Child porn arrests 'too slow'
Sunday Herald, The, Jan 19, 2003 | by Investigation by By Neil Mackay www.sundayherald.com/30813
OPERATION Ore, the police inquiry which plans to arrest a further 7000 men across the UK, in addition to Who guitarist Pete Townshend, for buying child pornography online is set to end in disaster with many suspects walking free.
Detective Chief Inspector Bob McLachlan, former head of Scotland Yard's paedophile unit, told the Sunday Herald that the lack of urgency in making arrests will lead to suspects destroying evidence of downloading child pornography before they are arrested.
The Sunday Herald has also had confirmed by a very senior source in British intelligence that at least one high-profile former Labour Cabinet minister is among Operation Ore suspects.
The Sunday Herald has been given the politician's name but, for legal reasons, can not identify the person.
There are still unconfirmed rumours that another senior Labour politician is among the suspects.
The intelligence officer said that a "rolling" Cabinet committee had been set up to work out how to deal with the potentially ruinous fall-out for both Tony Blair and the government if arrests occur.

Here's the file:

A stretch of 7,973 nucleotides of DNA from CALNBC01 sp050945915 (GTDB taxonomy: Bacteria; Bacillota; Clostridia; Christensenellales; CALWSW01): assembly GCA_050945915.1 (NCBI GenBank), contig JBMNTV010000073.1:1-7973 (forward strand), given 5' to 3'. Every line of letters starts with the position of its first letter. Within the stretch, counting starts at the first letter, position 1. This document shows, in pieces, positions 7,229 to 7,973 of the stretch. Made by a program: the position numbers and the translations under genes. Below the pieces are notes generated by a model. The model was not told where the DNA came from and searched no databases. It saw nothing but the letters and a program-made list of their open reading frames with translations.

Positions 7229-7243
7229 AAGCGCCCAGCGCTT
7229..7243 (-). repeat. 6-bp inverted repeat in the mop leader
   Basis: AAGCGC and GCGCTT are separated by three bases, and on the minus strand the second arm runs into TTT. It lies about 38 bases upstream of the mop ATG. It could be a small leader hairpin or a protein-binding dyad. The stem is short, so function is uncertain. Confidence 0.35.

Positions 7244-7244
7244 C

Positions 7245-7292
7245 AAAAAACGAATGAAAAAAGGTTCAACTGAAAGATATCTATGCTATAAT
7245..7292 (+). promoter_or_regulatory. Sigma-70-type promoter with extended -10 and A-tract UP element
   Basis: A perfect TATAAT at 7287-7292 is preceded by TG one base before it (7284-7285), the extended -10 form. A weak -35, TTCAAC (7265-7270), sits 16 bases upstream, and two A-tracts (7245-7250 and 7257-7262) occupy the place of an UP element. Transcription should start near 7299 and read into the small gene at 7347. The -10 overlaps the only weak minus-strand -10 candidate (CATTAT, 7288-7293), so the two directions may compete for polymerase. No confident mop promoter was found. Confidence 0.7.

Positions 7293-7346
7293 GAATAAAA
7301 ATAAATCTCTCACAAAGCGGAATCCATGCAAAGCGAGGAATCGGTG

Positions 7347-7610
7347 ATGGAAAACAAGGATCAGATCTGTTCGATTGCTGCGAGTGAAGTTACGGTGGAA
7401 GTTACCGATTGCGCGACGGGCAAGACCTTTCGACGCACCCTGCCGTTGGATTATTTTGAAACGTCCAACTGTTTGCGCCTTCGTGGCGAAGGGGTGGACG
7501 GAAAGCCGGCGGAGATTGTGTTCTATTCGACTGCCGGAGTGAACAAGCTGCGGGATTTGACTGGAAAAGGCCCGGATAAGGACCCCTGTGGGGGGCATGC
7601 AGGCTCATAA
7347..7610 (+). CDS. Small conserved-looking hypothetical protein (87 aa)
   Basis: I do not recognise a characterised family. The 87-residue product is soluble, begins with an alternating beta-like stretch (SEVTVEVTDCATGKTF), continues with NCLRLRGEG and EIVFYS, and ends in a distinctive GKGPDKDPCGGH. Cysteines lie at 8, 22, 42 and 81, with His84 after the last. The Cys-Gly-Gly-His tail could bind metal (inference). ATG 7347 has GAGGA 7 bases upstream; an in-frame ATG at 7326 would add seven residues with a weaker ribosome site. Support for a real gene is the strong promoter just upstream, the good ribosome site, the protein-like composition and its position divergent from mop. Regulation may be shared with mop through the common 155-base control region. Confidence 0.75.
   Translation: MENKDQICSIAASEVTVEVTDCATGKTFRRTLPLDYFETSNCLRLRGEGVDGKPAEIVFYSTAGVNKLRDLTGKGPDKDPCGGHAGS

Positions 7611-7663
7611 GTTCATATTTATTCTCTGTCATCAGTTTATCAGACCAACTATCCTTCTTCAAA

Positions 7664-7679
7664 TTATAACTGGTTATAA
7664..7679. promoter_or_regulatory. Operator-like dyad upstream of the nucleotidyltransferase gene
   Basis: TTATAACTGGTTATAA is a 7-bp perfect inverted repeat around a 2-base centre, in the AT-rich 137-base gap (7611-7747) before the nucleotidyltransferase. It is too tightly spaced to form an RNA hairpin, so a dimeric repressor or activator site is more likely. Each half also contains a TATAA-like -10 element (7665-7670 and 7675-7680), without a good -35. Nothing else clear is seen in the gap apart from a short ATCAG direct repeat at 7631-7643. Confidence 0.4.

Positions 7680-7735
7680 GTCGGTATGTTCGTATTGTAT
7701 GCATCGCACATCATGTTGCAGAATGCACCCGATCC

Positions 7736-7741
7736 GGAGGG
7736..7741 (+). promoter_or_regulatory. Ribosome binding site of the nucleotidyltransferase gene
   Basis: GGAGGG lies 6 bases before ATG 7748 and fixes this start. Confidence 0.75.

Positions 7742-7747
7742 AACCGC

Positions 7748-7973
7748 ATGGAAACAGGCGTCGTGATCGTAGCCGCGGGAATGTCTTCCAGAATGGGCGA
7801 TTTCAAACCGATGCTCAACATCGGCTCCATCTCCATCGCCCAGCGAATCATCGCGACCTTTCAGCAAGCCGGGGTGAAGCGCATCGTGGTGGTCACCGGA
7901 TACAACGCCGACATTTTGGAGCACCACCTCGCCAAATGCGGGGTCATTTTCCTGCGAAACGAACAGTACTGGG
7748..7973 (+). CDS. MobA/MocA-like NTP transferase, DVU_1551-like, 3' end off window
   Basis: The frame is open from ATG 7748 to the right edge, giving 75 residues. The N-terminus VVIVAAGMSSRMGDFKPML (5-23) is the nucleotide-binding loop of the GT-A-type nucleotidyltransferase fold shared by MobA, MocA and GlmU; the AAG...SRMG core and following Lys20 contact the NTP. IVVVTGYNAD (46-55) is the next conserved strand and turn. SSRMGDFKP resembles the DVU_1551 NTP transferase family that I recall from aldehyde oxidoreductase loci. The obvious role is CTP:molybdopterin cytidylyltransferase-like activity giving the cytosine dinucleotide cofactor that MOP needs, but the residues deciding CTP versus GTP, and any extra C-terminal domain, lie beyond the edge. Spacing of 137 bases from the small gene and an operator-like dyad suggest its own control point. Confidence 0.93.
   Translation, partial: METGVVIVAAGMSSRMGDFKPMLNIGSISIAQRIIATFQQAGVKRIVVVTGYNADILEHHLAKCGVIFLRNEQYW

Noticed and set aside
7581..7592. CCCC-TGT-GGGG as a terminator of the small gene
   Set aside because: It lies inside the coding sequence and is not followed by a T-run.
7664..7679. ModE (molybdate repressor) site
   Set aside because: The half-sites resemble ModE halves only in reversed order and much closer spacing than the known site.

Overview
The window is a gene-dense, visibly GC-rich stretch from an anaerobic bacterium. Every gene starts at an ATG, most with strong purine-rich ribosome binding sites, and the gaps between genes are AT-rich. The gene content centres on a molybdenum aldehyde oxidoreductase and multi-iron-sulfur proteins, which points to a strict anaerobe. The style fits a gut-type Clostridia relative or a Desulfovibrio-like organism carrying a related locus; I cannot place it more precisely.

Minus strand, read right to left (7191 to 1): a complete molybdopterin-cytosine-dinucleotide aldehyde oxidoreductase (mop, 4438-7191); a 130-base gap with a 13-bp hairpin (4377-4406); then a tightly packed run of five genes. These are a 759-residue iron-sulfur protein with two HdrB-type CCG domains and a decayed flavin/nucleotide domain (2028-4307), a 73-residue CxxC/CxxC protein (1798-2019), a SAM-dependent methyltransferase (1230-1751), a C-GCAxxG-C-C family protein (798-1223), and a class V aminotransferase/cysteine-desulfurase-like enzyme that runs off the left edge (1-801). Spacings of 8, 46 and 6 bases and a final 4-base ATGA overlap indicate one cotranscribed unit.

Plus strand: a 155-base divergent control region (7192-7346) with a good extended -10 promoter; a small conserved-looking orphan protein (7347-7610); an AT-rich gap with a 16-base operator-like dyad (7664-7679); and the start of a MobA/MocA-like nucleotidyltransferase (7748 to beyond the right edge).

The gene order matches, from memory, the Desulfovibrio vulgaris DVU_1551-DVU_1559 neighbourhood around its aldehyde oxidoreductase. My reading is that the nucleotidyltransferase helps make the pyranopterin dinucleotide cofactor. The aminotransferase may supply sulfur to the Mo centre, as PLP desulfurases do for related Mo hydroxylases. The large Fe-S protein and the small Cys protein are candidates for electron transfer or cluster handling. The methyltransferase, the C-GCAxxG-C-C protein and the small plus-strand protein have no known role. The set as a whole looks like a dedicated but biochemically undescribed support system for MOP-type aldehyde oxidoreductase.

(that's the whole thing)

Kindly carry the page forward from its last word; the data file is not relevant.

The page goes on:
Since the September 2002 Operation Ore arrest of Detective Constable Brian Stevens, a key officer in the inquiry into the murders of Holly Wells and Jessica Chapman, the public have been aware that wanted suspects had downloaded child pornography from a US website called Landslide.
McLachlan, who was one of the main officers on Operation Ore before his retirement last year, said: "Sufficient warnings have been given that if people haven't got rid of their computers then they are either stupid, don't believe they'll be arrested or are so obsessive about their collections that they can't destroy it.
As time goes on, the chances of successful prosecutions will diminish with speed as the information out there must impact on the offenders."